The Widow's House by Carol Goodman is a chilling Gothic novel and a harrowing tale of psychological suspense set in New York’s Hudson Valley.
I have always enjoyed Carol Goodman’s elegant, literary Gothic tales of murder and madness, so keep that in mind when I say that her latest novel The Widow’s House is far and away the best thing she’s written to date. It’s the kind of book that’s so good it inspires you to want to write as well. It’s the kind of book that, at the risk of sounding not quite sane myself, you feel loves you. From its complex plot, sophisticated emotional and psychological examinations, and copious literary references, you can tell that it appreciates its readers, whom it assumes love books and writing and good storytelling as much as its unreliable narrator Clare Martin does.
And, oh, what a wonderful storyteller Clare is! As an unhappy teenager, she harbored dreams of becoming a famous novelist, and towards this end won a scholarship to the local college near her family’s apple farm in upstate New York. She worked her way into the prestigious writing seminar of the prickly, perceptive Professor Alden Montague, where she met fellow student and rising star Jess Martin, whom she married soon after. Jess published a critically acclaimed bestseller only a year after graduation, allowing them to live the literary life of their dreams in New York City.
Only Clare stopped writing. She had to look after Jess’s career as he struggled to write his second novel, so she took jobs copyediting instead. Her storytelling talents only emerge at dinner parties, where she tells tales from the past of her hometown, like this one of a young beauty queen whose life is derailed by pregnancy:
“She had the baby in the middle of an ice storm. The midwife wasn’t able to come because the roads were impassable. All through the night she could hear the apple branches breaking and falling on her roof. She thought the whole house would come crashing down around her. She thought she would break in two…”
I could almost feel the cold and the terror and the aloneness. I felt the ice under the girl’s bare feet as she walked through the storm-wrecked world to her lover’s house and laid the baby on his doorstep wrapped in a pale pink blanket, the same color as the apple blossoms she’d worn in her hair when he crowned her queen and carried her away. She’d embroidered the blanket with apple blossoms so he would remember. She wore a nightgown with the same pattern embroidered on the hem, which trailed over the ice as she walked out onto the frozen pond. When the ice cracked beneath her she thought it was her heart breaking.
When the money from Jess’s advance finally runs out, the Martins—now in their mid-thirties—are forced to move back upstate. To save on rent, they become caretakers to Professor Montague’s crumbling estate, known to the locals as The Widow’s House for the series of tragedies that have given it a reputation for being haunted.
Jess thinks that he’ll finally be able to complete his second novel here, and Clare hopes this means that their marriage—which has been strained by their poor finances—will strengthen alongside her own creative pursuits and rocky health. Though, none of that will happen if she insists on plunging out into the grounds in awful weather after fighting with Jess, leading to one of the novel’s first scenes of horror:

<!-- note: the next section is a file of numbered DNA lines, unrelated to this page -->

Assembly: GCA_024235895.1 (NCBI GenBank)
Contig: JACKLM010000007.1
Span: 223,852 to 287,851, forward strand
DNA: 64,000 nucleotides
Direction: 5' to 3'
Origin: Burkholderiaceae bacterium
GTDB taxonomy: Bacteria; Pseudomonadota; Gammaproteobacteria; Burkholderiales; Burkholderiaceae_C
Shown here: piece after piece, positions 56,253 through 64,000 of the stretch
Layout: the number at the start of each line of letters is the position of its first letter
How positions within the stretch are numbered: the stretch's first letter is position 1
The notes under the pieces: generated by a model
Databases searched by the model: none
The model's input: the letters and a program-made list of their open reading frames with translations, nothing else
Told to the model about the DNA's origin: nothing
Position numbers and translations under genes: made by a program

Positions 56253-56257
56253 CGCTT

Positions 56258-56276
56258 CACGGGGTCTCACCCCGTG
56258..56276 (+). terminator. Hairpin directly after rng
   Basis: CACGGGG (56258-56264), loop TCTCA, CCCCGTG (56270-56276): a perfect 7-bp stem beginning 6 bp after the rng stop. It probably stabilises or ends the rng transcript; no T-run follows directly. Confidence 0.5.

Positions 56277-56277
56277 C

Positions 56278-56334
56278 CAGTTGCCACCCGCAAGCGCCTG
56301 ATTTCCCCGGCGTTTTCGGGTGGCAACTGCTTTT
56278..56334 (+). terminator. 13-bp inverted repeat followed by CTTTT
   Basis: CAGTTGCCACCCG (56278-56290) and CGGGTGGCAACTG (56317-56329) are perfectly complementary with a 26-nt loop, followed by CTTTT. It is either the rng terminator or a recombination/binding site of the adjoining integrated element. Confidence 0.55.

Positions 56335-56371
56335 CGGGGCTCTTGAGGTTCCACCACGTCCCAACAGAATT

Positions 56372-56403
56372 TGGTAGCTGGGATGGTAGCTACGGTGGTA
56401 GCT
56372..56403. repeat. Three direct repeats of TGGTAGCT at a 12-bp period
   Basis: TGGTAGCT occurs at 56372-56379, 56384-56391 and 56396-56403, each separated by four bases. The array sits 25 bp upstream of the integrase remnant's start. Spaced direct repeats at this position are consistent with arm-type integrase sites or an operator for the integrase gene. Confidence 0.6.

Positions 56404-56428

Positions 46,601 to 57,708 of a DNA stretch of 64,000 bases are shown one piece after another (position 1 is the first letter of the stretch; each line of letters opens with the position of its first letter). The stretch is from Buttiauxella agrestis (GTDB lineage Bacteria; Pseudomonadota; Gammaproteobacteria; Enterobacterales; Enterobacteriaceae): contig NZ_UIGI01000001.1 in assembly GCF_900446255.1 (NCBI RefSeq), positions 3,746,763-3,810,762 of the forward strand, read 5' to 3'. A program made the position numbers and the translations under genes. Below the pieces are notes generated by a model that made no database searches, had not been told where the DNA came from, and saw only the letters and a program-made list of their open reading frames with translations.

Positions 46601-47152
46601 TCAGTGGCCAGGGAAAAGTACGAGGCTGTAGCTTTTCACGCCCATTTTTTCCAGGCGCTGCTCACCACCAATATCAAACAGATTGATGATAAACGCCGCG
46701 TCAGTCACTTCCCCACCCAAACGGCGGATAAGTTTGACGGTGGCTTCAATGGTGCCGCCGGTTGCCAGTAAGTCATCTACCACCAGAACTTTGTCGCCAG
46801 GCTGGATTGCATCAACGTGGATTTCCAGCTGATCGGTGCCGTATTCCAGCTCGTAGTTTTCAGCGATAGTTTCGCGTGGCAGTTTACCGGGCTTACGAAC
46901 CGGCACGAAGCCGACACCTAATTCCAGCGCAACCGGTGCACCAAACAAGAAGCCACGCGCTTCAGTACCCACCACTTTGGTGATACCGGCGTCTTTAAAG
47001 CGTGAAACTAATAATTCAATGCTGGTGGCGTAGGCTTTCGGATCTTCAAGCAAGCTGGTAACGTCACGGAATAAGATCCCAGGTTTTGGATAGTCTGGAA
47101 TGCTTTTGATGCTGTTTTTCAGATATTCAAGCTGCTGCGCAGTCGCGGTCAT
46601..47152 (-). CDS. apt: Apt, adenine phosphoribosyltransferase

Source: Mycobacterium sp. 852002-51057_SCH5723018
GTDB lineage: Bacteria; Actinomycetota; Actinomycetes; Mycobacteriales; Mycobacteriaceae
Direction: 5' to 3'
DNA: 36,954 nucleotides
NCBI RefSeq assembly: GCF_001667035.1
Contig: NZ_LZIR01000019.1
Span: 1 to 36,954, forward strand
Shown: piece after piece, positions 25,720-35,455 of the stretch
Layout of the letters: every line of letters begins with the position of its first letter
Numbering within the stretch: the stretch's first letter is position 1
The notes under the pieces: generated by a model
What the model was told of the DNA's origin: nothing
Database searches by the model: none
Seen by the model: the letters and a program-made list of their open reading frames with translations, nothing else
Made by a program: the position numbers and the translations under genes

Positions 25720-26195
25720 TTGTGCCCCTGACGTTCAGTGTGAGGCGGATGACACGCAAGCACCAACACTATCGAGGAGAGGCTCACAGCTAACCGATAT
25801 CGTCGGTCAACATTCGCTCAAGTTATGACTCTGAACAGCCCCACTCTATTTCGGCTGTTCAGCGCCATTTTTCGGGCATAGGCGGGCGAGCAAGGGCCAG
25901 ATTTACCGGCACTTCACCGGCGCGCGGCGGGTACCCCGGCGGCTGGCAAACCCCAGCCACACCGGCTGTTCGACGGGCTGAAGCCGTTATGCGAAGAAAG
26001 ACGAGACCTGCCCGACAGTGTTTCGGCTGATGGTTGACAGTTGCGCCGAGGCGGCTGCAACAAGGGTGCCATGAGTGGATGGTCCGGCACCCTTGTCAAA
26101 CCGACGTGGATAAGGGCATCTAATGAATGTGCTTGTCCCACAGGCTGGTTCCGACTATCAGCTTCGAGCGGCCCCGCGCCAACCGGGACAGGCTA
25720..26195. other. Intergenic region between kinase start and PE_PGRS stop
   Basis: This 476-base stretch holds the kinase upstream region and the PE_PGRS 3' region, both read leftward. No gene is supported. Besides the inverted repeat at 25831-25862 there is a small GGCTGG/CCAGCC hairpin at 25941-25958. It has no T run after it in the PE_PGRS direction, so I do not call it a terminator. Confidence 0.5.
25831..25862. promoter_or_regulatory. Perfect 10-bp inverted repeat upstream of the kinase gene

The ground gave way beneath my feet and I slid in mud so slick it felt like ice. When I put my hand down to brace myself I felt that it was ice. The rain had turned to sleet—a freak hail storm—and I had wandered off course into a bog.
I looked up and saw that I was standing at the edge of the pond. Tall reeds and cattails rimmed the dark rain-dimpled surface. Across the water stood a figure, watching me.
The ice on the ground seemed to have crept up my arm into my heart. I was sure I hadn’t seen anyone when I started across the field. Where had she come from?
Yet, even as Clare begins to see and hear the ghosts of The Widow’s House, even as she realizes that her life is in danger, it’s hard for us—the readers—to shake the thought that perhaps Clare isn’t quite as sane as she’d have us believe. She readily admits to editing her own life to make it palatable, of eliding and overlooking facts and emotions to us and to herself in order to be in possession of a life worth having—yet, who of us is entirely innocent of the same with our own lives? But as people begin to die at The Widow’s House, as Clare’s grip on reality begins to waver, we have to decide who and what to believe in up to the final, haunting passage.
Which isn’t to say that this is one of those annoying books that refuses to explain what happened. As with all good horror stories, The Widow’s House merges all-too-human impulses towards evil with supernatural tendencies to create an experience at once unsettling for being both fantastic and a little too close to home.
Carol Goodman has written what is perhaps the perfect modern novel of psychological horror, combining aspects of Daphne du Maurier’s Rebecca with Charlotte Perkins Gilman’s “The Yellow Wallpaper” and a host of other literary influences to create a masterwork that deserves its place among that pantheon of classics.
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Doreen Sheridan is a freelance writer living in Washington, D.C. She microblogs on Twitter @dvaleris.
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